Whether you work from the home office full time or only when the bills are due, you probably spend a majority of your day in front of a screen. As a result, ergonomics — or the efficiency and safety of your working environment  has become increasingly important, especially as many suffer from work-related musculoskeletal disorders (MSDs) like carpal tunnel syndrome, tendonitis, and lower back injuries. While we can’t always change the amount of time we spend in front of the monitor, we can make small changes to our habits and workspace that’ll boost productivity and reduce stress on the body. Here’s how you can improve the ergonomics of your home office.

1. Work on your posture 

Maintaining good posture is perhaps one of the most crucial elements in a healthy workstation setup. When you’re working at a seated computer station, your aim should be to achieve what experts call a neutral body position in order to reduce unnecessary strain. To do it correctly:

  • Keep your hands, wrists, and forearms straight and parallel to the floor
  • Make sure your head is facing forward and aligned with your torso
  • Keep your elbows bent close to the body between 90 and 120 degrees
  • Place your feet fully on the floor (or on a footrest)
  • Use an adjustable-height chair with lumbar support when sitting and make sure your thighs and hips are also supported
  • Keep your knees at the same height as your hips with your feet slightly forward

2. Invest in a good desk and chair 

Take the time to invest in a well-designed desk and a comfortable, height-adjustable work chair. Desks don’t need to be fancy, but at a minimum, they should allow clearance for your legs. And aim for your monitor to be placed a minimum of 20 inches away from your face. Online chair shopping may be tempting, but try to take the time to test different chairs in person before purchasing — you’ll want something with a backrest that adapts to your body, whether it’s the curve of your spine, cushioned support for your arms, or the right amount of lumbar support.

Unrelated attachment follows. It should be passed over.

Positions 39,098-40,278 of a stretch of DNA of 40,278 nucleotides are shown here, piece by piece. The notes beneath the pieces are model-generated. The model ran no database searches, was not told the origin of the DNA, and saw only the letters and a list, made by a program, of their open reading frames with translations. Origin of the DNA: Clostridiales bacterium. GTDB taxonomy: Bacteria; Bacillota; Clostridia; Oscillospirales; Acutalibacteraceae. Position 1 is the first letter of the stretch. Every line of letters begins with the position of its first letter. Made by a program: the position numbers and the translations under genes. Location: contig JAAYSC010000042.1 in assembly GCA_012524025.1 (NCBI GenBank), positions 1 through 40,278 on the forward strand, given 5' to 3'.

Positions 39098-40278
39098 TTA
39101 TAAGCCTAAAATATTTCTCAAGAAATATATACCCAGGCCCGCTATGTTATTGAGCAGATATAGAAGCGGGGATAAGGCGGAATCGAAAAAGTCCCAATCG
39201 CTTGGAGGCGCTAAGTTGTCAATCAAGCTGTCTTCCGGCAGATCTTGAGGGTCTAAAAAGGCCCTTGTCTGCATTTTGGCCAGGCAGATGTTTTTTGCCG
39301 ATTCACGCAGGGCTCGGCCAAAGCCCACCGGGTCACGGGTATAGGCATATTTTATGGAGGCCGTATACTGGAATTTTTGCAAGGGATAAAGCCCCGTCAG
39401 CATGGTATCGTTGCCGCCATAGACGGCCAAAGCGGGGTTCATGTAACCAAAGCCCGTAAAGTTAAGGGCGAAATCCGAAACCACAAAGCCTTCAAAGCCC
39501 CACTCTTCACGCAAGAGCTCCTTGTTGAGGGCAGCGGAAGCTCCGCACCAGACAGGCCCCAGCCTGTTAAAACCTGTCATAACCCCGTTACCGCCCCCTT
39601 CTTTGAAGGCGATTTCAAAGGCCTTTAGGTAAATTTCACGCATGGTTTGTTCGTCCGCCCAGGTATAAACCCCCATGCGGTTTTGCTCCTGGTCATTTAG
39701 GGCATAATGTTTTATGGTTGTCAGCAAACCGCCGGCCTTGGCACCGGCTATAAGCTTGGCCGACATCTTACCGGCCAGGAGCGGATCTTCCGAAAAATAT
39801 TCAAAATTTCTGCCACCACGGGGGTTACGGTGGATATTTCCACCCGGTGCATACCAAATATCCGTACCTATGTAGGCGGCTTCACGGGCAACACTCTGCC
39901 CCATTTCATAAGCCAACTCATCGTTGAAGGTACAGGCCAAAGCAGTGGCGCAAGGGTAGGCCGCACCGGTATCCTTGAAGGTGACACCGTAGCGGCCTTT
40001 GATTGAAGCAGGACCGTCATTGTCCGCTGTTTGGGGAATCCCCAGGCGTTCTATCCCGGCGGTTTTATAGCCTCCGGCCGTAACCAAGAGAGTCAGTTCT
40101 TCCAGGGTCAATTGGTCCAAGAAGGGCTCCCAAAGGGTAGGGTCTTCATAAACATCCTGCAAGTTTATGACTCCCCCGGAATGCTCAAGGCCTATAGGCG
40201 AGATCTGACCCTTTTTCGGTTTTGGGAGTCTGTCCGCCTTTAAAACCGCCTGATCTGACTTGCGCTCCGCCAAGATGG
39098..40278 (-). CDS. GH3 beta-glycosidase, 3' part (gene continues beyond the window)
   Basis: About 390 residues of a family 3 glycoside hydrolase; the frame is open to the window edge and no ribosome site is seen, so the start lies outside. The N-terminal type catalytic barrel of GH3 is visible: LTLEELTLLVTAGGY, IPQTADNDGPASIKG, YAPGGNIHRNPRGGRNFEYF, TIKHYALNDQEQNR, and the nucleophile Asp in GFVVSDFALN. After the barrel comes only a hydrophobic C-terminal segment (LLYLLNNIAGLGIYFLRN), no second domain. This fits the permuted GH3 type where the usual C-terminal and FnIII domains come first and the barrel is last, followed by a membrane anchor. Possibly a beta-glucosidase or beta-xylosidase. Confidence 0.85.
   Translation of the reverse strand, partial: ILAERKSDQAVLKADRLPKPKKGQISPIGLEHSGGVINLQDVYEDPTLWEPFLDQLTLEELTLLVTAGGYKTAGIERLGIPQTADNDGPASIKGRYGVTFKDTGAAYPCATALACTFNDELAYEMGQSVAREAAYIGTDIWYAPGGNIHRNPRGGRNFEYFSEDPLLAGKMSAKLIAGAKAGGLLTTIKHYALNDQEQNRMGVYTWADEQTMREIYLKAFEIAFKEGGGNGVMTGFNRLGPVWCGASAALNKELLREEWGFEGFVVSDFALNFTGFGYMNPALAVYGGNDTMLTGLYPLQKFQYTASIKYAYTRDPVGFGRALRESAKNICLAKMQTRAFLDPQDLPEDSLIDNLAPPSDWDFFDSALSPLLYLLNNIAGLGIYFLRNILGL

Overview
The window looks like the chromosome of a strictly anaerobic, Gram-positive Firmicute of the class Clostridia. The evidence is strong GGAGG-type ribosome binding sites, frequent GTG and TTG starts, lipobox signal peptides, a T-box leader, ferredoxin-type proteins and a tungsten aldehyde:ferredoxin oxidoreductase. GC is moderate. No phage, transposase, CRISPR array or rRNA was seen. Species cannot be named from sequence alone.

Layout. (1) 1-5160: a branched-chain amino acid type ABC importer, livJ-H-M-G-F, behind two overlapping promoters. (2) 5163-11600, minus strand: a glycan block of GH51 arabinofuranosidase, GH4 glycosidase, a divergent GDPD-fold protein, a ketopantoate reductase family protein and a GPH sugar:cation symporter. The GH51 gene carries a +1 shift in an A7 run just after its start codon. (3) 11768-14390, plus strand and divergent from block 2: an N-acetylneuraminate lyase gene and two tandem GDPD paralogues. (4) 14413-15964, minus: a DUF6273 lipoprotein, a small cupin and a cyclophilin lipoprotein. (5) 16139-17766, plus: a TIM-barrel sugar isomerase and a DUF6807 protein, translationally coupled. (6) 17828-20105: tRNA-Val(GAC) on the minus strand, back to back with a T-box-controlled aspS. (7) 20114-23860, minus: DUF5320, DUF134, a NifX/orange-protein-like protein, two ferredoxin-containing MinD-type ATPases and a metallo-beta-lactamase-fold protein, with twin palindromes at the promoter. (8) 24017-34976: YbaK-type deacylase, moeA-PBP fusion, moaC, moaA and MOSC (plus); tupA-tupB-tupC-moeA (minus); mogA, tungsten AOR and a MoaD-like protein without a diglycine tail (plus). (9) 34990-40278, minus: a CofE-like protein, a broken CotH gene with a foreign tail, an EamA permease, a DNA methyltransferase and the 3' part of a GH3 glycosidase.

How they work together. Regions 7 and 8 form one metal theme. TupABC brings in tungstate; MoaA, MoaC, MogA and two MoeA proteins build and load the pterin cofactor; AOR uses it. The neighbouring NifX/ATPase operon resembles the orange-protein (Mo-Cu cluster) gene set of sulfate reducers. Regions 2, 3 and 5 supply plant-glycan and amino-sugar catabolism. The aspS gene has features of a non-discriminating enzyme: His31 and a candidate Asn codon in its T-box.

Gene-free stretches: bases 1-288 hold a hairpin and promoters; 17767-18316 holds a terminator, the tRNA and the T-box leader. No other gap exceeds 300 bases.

3. Check your accessories

If you already suffer from a repetitive stress injury or other MSD, make sure your desk accessories (that means everything from your computer monitor to your mouse) are a good fit for your body and your space. In particular, be sure to:

  • Keep keyboards directly in front of you
  • Make sure the top of your monitor is at or below eye level
  • Blink and rest your eyes periodically when working for long periods in front of a monitor
  • Keep your mouse close to your keyboard and use keyboard shortcuts to avoid overuse
  • Use wrist supports to help minimize stress and maintain straight wrist posture during typing and mousing

4. Explore innovative alternatives

There are an increasing number of ergonomically-minded office accessories on the market these days, from standing desks to laptop stands to balance ball chairs. A few things to keep in mind when considering these products:

  • Look for height-adjustable desks that can accommodate different body types and postures
  • Make sure to maintain proper posture by sitting in an upright position on balance ball chairs
  • When using standing desks or adjustable-height computer stands, slowly increase the amount of time you stand during the course of a few weeks so your body can adjust to the new positioning

5. Move around more

No matter how ideal your set up is, it’s never a good idea to sit in the same position for hours on end. Change your position throughout the day and take care to stretch, move around, adjust your chair and its position, and perform some of your work tasks while in a non-seated position whenever possible.

Now that you’ve got home office ergonomics squared away, check out these 5 tips for working from home.

Safe and smart | Home safety

about Rebecca

Rebecca is a freelance copywriter and editor living in the SF Bay Area with her husband and two kids. She enjoys productively channeling her anxiety into safety-minded articles for home and garden, running with her robot trainer, and advocating on behalf of the Oxford comma.